Despite alarming new radiation data presented by the International Atomic Energy Agency, the government said Thursday it has no plans to widen the evacuation zone around the crippled Fukushima No. 1 power plant.
The international nuclear watchdog said Wednesday in Geneva it detected about 2 million becquerels of radioactive substances per sq. meter, or double the threshold at which the IAEA itself would order an evacuation, in soil samples from the village of Iitate about 40 km northwest of the nuclear power plant.
With the data, the IAEA effectively urged Japan to expand the current no-go zone of 20 km around the plant. Residents in areas 20 km to 30 km of the plant have been advised to stay indoors.
This site is really a heartwarming and vital outlet to express and understand what is going on in the lives of ordinary people in their own words. I urge you to have a look.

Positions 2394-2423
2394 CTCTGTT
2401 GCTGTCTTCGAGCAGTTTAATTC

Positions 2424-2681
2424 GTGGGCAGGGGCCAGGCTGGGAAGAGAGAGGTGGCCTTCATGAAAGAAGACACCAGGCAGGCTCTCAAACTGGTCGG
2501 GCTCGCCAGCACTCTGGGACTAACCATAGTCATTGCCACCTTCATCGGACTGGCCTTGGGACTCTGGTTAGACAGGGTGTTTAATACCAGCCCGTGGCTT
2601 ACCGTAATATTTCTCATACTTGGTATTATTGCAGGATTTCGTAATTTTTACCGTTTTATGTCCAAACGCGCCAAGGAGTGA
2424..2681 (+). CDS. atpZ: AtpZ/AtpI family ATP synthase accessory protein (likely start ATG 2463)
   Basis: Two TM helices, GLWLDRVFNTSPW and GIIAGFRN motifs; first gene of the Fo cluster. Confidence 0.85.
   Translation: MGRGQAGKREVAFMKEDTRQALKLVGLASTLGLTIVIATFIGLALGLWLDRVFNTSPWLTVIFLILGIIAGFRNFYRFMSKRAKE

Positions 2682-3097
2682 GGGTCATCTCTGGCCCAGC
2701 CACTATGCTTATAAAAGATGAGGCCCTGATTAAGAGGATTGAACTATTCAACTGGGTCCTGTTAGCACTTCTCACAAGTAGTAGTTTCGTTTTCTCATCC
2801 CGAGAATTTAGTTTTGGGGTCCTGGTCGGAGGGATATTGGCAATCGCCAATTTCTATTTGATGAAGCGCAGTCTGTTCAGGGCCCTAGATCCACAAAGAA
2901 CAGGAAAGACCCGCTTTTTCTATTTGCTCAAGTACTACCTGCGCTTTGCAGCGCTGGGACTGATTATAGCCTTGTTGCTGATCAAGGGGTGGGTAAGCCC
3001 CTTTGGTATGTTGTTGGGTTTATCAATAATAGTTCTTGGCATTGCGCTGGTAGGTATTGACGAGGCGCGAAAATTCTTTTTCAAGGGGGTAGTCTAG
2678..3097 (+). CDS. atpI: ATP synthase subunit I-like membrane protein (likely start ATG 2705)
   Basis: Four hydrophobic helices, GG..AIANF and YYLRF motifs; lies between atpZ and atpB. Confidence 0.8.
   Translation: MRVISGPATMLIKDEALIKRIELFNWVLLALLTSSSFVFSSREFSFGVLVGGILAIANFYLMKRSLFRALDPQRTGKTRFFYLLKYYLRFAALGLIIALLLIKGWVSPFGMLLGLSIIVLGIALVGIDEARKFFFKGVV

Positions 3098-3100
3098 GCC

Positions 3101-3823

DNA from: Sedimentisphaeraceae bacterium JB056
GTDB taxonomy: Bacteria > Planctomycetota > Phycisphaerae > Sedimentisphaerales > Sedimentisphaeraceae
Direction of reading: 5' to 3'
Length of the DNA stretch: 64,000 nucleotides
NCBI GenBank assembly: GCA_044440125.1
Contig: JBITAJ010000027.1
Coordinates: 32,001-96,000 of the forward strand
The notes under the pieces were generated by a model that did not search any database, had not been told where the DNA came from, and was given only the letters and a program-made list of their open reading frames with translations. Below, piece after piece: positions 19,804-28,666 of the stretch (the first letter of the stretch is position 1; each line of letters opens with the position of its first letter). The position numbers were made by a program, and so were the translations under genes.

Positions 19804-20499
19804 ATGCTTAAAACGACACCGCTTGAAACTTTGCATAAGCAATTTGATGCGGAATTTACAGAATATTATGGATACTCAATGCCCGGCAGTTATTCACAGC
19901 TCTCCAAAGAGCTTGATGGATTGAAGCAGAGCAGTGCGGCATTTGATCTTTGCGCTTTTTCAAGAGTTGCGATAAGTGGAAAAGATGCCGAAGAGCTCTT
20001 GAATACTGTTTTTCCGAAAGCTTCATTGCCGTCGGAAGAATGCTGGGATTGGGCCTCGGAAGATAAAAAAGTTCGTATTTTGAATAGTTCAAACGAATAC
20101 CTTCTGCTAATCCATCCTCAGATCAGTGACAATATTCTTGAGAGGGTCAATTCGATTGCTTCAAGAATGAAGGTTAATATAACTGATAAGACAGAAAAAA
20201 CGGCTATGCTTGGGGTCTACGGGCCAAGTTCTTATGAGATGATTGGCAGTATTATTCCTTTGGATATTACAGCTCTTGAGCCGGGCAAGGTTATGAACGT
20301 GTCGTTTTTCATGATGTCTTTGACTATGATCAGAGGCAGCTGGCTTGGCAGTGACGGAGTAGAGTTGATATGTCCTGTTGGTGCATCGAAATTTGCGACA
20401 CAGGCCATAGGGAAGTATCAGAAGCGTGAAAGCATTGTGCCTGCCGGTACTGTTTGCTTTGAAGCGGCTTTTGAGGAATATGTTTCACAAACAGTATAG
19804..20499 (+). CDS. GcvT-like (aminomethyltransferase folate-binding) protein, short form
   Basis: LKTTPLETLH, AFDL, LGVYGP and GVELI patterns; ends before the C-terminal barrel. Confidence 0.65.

Thank you for the thousands of emails in support of the original translations of Japanese Twitter accounts of the March 11th quake on my Facebook note, “Japan Quake as Seen from Twitter”. Now, together with ten classmates and friends in the University of Cambridge, I have launched this blog to continue translating the voices of the Japanese people on their road to recovery.
– Jun Shiomitsu –
[From Voices from Japan]
Today in the Washington Post:
In order for the workers at Fukushima Daiichi to resume trying to cool the damaged reactors, Japan’s health and welfare minister had to waive the nation’s standard of radiation exposure, increasing the level of acceptable exposure from 100 millisieverts to 250 — five times the level allowed in the United States.
Wednesday night, the State Department announced that it would send charter flights to Japan to assist any of the about 600 American family members of its officials who wished to leave Tokyo, Nagoya and Yokohama.
Kennedy said the charter flights may also be made available to private U.S. citizens who are unable to get flights out of the country.
The National Police Agency released updated numbers Thursday morning: 5,176 people dead and 8,606 missing. But the list of casualties is expected to reach far higher.